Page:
A downtown Moscow roundtable ordered by President Vladimir Putin to discuss a controversial new law that could see a massive increase in fines for participants of illegal protests saw a walk-out by a number of opposition figures on Thursday.
“There is no discussion here at the Discussion of the Law on Protests,” wrote protest leader Yevgenia Chirikova in a Twitter post after she had quit the meeting, which was hosted by the ruling United Russia party.
Chirikova was joined in her move toward the exit by several other opposition activists, including socialite television presenter Ksenia Sobchak.
“There is no dialogue, it’s just a monologue,” she told journalists as she left the hall.
The controversial draft bill was approved in the first reading by Russia’s lower house, the State Duma, on Tuesday and comes in the wake of unprecedented protests against Putin’s 12-year rule. It could come into law in early June, just ahead of a new Moscow anti-Putin demonstration.
The draft bill could see the maximum fine for participation in illegal demonstrations go up from the current 5,000 rubles ($160) to 900,000 rubles ($29,000), an amount far beyond the means of all but the very wealthiest of protesters. The average salary in Russia is around $900, although wages are much higher in Moscow and St. Petersburg.
“This law will not stop the growing protests and bears a deeply provocative nature,” Communist Party leader Gennady Zyuganov told the roundtable.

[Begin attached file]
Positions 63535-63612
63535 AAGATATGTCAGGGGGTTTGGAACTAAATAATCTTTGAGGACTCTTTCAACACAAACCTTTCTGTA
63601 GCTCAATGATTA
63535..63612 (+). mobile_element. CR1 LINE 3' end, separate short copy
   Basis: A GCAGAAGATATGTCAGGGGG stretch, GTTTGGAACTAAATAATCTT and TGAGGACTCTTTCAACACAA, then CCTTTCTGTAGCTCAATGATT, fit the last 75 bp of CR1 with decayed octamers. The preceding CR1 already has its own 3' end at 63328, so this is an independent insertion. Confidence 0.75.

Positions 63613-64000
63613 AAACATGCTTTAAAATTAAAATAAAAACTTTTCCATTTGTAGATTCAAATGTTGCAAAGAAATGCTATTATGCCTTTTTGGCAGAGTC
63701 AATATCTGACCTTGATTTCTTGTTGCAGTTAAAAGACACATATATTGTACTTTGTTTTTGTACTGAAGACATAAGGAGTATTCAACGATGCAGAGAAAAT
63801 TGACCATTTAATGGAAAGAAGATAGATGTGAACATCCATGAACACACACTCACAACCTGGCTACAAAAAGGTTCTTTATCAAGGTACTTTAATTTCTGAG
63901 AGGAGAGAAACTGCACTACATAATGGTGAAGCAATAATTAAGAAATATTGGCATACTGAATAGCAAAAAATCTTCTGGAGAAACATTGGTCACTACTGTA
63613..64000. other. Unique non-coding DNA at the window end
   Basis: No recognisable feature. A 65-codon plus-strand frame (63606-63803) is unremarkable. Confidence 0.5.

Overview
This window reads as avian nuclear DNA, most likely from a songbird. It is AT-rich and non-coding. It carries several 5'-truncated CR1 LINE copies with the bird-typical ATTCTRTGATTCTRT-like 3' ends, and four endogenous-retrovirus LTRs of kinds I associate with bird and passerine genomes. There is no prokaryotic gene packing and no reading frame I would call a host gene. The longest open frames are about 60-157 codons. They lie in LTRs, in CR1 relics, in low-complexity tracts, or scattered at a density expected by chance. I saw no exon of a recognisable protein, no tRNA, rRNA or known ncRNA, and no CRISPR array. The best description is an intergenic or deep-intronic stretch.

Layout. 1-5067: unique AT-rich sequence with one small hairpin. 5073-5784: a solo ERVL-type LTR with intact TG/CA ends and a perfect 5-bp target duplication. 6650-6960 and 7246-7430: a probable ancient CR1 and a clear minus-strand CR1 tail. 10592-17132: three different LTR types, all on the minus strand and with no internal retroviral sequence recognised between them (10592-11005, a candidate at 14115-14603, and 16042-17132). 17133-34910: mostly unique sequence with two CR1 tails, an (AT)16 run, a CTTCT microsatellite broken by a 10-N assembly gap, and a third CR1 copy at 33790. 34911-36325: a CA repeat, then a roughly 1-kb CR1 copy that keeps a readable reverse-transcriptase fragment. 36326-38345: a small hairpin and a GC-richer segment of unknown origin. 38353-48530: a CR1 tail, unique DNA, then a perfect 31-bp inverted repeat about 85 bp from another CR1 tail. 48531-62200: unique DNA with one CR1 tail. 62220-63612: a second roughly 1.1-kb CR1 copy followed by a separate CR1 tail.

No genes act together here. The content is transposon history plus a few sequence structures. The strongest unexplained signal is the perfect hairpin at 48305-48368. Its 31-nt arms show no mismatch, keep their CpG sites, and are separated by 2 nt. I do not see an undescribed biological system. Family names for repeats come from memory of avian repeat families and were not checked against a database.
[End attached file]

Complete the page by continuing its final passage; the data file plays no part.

The Kremlin’s rights council said in a statement on Wednesday that it would ask Putin to veto the bill, should it be approved by both houses of parliament. Putin subsequently reprimanded the council’s head, Mikhail Fedotov, for addressing him “through the media” and instructed United Russia to organize a public discussion of the planned law, which he said was necessary to protect Russians from “radicalism.”
Opposition parliamentarian Dmitry Gudkov said on Wednesday that opposition lawmakers would attempt to derail the discussion of the draft bill by tabling thousands of amendments.
Thursday’s debate comes after a report by a respected Moscow think-tank predicted increasing protests and a deepening political crisis in Russia.
The report was published by the Moscow-based Center for Strategic Research, which successfully predicted the outbreak of the current unprecedented mass anti-Putin protests in a similar report last year.
Putin was sworn in for a third presidential term on May 7 after winning polls marred by allegations of electoral violations. Police and protesters clashed in central Moscow on the eve of his inauguration, triggering a rolling protest that has yet to entirely subside.